Update on Lymphoma Drug Trial: Potential Breakthrough for T-Cell Lymphoma Patients With Drug That Mimics a Vitamin

Final Phase 2 Results in PROPEL Trial Indicate That Pralatrexate Produces Durable Responses in Patients With Peripheral T-Cell Lymphoma<br/><br/>Multicenter Study Led by Dr. Owen A. O'Connor of the Herbert Irving Comprehensive Cancer Center at Columbia University Medical Center and NewYork-Presbyterian Hospital/Columbia

Feb 18, 2009


Final results of a pivotal Phase 2 clinical trial of pralatrexate (PDX) for patients with relapsed or refractory peripheral T-cell lymphoma (PTCL) were reported by the study's principal investigator, Dr. Owen A. O'Connor of the Herbert Irving Comprehensive Cancer Center at Columbia University Medical Center and NewYork-Presbyterian Hospital/Columbia. T-cell lymphoma (PTCL) is a biologically diverse group of blood cancers that account for as many as 15 percent of non-Hodgkin's lymphoma (NHL) cases in the United States.

Data from the PROPEL (Pralatrexate in patients with Relapsed Or refractory Peripheral T-cell Lymphoma) trial show that pralatrexate, a drug that partially works by mimicking the vitamin folic acid, has an estimated median duration of response of 287 days, or 9.4 months. As previously reported, 29 of 109 evaluable patients, or 27 percent, showed a complete or partial response.

"Until now, these patients could only expect to survive several weeks. This study shows that it may be possible to extend this to many months — a result that is nothing short of spectacular and may likely represent a breakthrough in the development of new drugs for T-cell lymphoma," said Dr. O'Connor, director of the Lymphoid Development and Malignancy Program and chief of the Lymphoma Service at the Herbert Irving Comprehensive Cancer Center at NewYork-Presbyterian Hospital/Columbia University Medical Center, and associate professor of medicine at Columbia University College of Physicians and Surgeons. "Based on these promising data, pralatrexate has the potential to play a clinically meaningful role in the treatment of patients with relapsed or refractory PTCL."

Pralatrexate, designed to look like the natural vitamin folic acid, disrupts DNA synthesis in tumor cells. The drug is designed to selectively accumulate in tumor cells, after which it then induces programmed cell death, or apoptosis, in the cancer cell.

There are currently no pharmaceutical agents approved for use in the treatment of either first-line or relapsed or refractory PTCL, and overall five-year survival is approximately 25 percent after first-line therapy. In addition to those PTCL patients who do not respond to first-line treatment, a significant number of first-line multi-agent chemotherapy responders relapse or become refractory after treatment.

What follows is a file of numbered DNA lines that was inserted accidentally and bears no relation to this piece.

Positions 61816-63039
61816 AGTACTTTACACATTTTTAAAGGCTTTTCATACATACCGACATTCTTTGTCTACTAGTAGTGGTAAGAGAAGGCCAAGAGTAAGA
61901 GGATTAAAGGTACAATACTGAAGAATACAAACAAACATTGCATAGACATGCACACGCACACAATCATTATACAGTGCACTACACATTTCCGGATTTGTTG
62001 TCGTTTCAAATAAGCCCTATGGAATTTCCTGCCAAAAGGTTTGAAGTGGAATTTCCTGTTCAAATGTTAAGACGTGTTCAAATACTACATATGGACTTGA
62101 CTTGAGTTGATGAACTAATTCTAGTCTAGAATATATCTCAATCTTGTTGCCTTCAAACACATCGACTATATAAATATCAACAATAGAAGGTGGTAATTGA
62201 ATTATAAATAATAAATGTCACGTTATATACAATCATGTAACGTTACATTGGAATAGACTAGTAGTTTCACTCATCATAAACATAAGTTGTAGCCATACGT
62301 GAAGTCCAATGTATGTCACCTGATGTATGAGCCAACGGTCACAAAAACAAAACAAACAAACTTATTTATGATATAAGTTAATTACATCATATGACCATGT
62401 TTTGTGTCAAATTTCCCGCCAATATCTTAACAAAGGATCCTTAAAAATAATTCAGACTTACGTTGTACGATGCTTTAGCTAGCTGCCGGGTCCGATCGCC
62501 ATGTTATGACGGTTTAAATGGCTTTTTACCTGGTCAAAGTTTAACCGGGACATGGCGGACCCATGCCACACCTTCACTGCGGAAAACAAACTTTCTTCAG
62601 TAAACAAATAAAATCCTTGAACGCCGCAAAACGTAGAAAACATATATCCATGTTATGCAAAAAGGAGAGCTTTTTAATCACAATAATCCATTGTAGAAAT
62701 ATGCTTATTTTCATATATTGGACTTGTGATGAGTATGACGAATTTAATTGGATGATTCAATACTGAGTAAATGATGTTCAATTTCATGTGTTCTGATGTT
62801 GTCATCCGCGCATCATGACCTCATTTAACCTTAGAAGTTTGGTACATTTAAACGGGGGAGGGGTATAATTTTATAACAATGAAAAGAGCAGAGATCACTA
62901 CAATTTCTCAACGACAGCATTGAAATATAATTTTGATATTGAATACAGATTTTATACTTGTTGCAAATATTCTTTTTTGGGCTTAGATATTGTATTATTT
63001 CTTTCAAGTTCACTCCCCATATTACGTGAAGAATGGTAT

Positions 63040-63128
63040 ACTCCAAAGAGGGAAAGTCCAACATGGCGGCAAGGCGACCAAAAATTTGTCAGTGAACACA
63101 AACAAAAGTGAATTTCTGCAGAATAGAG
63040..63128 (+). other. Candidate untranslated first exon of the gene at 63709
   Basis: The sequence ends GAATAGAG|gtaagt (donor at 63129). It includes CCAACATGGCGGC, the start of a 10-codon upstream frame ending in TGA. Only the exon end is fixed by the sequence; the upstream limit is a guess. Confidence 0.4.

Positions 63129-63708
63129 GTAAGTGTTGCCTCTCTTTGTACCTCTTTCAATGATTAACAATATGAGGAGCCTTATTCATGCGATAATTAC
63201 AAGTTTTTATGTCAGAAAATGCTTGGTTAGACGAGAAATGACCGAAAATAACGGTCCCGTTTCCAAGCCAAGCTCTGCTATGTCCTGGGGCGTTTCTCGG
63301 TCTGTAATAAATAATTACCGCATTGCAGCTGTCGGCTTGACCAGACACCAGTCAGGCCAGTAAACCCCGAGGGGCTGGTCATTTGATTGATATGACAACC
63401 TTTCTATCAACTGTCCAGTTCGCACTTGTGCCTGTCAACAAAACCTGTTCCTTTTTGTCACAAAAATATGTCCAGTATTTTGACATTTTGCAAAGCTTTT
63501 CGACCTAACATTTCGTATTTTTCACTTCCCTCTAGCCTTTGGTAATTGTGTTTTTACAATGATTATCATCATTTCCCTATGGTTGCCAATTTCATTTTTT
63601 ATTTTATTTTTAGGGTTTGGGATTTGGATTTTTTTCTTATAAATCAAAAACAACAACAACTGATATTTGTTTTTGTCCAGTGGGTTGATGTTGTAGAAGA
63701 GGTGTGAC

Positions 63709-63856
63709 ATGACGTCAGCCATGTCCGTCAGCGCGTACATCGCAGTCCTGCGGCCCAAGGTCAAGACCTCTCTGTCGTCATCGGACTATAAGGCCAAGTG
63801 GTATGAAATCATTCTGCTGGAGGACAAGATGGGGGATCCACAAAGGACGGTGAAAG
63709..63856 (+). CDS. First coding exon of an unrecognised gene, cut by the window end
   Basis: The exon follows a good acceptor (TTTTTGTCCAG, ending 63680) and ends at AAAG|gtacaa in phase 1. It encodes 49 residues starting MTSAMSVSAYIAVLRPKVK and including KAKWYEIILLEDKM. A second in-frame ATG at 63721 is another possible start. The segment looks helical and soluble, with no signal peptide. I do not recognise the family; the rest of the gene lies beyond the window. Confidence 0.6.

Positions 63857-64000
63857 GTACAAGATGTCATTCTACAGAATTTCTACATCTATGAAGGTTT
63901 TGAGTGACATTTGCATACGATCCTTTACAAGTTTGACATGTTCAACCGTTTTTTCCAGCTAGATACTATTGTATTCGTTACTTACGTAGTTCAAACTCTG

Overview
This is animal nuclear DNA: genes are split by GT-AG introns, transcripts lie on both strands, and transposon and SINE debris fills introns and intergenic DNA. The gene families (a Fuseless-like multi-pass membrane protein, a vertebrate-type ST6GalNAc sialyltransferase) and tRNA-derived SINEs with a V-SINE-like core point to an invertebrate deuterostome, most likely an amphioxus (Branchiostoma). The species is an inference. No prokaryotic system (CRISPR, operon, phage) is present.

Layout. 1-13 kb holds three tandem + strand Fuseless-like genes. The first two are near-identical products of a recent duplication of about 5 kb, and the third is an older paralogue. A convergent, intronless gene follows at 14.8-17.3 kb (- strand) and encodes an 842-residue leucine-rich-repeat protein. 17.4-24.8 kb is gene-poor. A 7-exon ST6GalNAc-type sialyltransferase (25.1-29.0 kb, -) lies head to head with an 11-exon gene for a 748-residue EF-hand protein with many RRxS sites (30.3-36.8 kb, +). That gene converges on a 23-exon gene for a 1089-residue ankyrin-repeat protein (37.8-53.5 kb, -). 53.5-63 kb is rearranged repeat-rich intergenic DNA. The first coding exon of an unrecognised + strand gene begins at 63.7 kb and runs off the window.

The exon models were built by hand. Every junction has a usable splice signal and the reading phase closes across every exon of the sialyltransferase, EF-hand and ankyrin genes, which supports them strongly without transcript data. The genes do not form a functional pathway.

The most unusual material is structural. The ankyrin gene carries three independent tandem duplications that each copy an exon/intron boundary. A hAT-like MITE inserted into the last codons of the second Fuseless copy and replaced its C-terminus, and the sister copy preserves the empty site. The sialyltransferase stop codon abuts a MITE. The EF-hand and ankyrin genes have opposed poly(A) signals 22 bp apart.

The PROPEL trial is organized by Allos Therapeutics Inc., the maker of the drug. The company expects to submit a New Drug Application to the U.S. Food and Drug Administration for marketing approval of pralatrexate sometime in the first half of 2009. The results of the trial will be submitted for presentation at an upcoming scientific meeting and for publication in a peer-reviewed journal.

Pralatrexate was developed by a team of researchers at Memorial Sloan-Kettering Cancer Center (MSKCC) and the Southern Research Institute, including Dr. O'Connor, while at MSKCC. Dr. O'Connor and his colleagues identified the unique activity of pralatrexate in patients with lymphoma. Dr. O'Connor has continued to study pralatrexate at NewYork-Presbyterian/Columbia, now focusing on determining how the drug works in T-cell lymphoma, and on how best to combine it with other drugs to improve the treatment of patient with hematologic cancers.

PROPEL Trial Details

The critical PROPEL (Pralatrexate in patients with Relapsed Or refractory Peripheral T-cell Lymphoma) trial — an international, multicenter, open-label, single-arm study — enrolled a total of 115 patients with relapsed or refractory PTCL, 109 of whom are considered evaluable for response according to the trial protocol. It is believed that PROPEL is the largest prospectively designed single-agent trial conducted to date for this patient population.